Zack Tuck recommends
This book made me laugh out loud on the BART. It also encouraged my awareness of and engagement with the aesthetics and ethics of my urban environment. For those who doubt that art criticism and urban studies can be accessible and hilarious, Hyperart is the broccoli AND the ranch! But what, you may ask is a Thomasson? On one level, it is an American slugger who was paid handsomely to strike out with spectacular regularity for the Yomiuri Giants. On another, it is Genpei Akasegawa's metaphor for aspects of the urban environment that have been rendered useless, but are nonetheless maintained-like a staircase leading to a bricked in door, whose rail, rather than being removed, is given a fresh coat of paint. The concept of Thomassons (and the sense of participation) so inspired me while reading this book that I stalked around San Francisco, hunting and documenting them. This is evidently something the publisher anticipated, since they have a form for submitting Thomassons on their website-very much in the spirit of the book, which gathers Akasegawa's columns from a photography magazine in which he responded to readers' submissions. This edition also features various materials contextualizing Akasagewa within art history and Japanese culture, including as essay by translator Matthew Fargo on the Hypertranslation called for by Hyperart. Please read this book and get caught up in the phenomenon of Thomasson-spotting-new Thomassons appear and disappear every day.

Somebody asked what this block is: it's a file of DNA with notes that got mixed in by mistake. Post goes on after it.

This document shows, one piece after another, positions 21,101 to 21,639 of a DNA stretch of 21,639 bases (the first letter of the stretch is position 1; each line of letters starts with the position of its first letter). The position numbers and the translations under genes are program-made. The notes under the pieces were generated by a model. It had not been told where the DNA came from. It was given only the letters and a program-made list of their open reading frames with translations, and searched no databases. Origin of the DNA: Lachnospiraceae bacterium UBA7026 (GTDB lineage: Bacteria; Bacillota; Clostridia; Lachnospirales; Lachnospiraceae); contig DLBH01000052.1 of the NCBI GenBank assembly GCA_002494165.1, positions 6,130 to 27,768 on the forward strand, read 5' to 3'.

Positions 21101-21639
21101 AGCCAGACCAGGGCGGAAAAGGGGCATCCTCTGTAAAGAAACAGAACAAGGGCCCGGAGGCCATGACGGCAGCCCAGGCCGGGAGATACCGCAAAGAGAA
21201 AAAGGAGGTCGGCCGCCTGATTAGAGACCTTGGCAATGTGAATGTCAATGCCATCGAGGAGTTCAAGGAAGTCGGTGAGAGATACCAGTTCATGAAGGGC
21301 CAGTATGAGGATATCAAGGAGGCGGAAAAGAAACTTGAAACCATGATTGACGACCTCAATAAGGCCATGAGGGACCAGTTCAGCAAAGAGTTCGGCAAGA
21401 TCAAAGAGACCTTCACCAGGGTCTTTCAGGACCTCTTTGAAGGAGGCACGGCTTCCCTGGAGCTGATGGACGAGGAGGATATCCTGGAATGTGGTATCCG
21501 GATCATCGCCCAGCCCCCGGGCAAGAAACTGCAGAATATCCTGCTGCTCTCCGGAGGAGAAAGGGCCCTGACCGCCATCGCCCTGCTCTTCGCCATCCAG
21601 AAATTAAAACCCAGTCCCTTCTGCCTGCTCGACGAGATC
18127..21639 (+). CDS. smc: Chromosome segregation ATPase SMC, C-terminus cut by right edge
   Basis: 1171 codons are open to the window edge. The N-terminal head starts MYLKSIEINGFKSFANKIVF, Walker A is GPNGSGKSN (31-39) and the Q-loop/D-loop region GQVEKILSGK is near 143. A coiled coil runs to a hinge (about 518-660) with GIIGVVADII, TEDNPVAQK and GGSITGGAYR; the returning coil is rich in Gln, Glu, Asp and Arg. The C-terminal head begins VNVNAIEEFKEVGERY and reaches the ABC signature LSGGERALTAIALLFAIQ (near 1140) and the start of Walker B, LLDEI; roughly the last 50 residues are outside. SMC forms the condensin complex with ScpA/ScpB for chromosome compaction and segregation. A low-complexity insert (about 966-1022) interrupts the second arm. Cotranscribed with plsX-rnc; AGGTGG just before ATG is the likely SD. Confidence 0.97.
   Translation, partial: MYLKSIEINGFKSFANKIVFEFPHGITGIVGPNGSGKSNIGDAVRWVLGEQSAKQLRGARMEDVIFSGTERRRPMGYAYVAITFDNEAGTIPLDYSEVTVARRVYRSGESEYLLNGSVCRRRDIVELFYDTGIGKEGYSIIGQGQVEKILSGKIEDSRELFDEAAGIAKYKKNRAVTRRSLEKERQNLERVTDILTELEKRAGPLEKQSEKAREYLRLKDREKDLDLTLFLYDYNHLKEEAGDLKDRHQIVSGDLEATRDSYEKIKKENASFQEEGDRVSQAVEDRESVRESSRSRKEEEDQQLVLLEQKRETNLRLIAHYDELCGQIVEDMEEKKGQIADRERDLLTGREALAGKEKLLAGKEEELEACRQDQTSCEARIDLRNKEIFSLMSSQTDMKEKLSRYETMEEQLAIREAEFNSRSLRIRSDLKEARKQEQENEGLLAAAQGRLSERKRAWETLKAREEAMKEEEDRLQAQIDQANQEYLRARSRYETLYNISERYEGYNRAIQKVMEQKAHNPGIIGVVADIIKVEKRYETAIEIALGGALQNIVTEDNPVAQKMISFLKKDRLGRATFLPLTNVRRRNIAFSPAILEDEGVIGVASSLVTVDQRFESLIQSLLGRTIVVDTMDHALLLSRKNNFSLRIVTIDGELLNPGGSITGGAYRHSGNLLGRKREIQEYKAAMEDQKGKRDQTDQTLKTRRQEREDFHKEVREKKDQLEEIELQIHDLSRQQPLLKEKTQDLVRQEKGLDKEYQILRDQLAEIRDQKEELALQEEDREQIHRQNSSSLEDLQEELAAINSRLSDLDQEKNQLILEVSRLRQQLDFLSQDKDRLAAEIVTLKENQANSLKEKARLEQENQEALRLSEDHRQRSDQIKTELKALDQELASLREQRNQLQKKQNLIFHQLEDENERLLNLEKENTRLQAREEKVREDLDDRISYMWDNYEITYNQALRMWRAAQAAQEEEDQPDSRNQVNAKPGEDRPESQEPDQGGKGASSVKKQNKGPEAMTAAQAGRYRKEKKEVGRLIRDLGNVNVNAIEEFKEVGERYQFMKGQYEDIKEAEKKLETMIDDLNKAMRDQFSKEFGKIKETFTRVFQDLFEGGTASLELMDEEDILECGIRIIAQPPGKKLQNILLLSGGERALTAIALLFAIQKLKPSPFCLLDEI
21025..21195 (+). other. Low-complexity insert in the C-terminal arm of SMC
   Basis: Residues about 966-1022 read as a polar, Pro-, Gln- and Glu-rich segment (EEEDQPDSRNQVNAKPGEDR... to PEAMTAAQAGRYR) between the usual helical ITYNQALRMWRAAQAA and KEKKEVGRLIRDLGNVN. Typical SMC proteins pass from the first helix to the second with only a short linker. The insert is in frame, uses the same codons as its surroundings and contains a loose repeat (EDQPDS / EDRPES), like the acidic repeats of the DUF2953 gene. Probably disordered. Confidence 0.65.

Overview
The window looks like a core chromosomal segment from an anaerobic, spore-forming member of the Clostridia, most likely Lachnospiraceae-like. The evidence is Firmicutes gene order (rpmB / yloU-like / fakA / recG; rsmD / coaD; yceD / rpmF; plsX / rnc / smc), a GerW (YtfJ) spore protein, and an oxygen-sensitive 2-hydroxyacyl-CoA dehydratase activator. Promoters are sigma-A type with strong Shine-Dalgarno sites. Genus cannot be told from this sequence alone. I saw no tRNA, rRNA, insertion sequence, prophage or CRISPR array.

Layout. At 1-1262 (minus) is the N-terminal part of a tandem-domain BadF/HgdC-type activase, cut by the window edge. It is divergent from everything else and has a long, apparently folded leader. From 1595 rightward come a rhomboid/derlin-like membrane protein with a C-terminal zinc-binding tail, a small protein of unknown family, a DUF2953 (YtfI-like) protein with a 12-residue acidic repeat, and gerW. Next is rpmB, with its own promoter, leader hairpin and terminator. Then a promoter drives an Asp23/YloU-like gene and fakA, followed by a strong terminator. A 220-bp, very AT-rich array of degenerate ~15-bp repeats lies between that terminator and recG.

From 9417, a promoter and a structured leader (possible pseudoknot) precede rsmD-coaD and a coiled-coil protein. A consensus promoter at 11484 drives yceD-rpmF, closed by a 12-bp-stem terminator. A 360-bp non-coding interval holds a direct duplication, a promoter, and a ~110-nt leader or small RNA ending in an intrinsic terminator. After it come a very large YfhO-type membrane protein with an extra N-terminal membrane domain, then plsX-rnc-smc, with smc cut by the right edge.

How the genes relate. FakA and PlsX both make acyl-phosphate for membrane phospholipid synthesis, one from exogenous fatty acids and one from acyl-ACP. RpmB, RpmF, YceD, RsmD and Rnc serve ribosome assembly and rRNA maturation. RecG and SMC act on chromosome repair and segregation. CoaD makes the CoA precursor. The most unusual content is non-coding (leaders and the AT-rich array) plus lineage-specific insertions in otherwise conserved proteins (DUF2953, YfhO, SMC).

Noah Levine recommends
Joan Retallack begins her inventive new collection Procedural Elegies/Western Civ Con't/ by clarifying three terms: procedure, elegy, and humor. On the book's final page (a second explanatory note where many of Retallack's methods and procedures are revealed) we learn that these three definitions form the first official work in the collection. Procedural Elegies is filled with formal twists, letter puzzles, and appropriations; however, there is no shortage of emotional resonance. The poem "AID/I/Sappearance" might require a pencil and scratch paper; but it is nevertheless a devastating and unambiguous song of lamentation. Retallack's designs never create the "illusion that nothing dire is at stake. ( It's a game)." These machines are fiercely intelligent, direct, and human.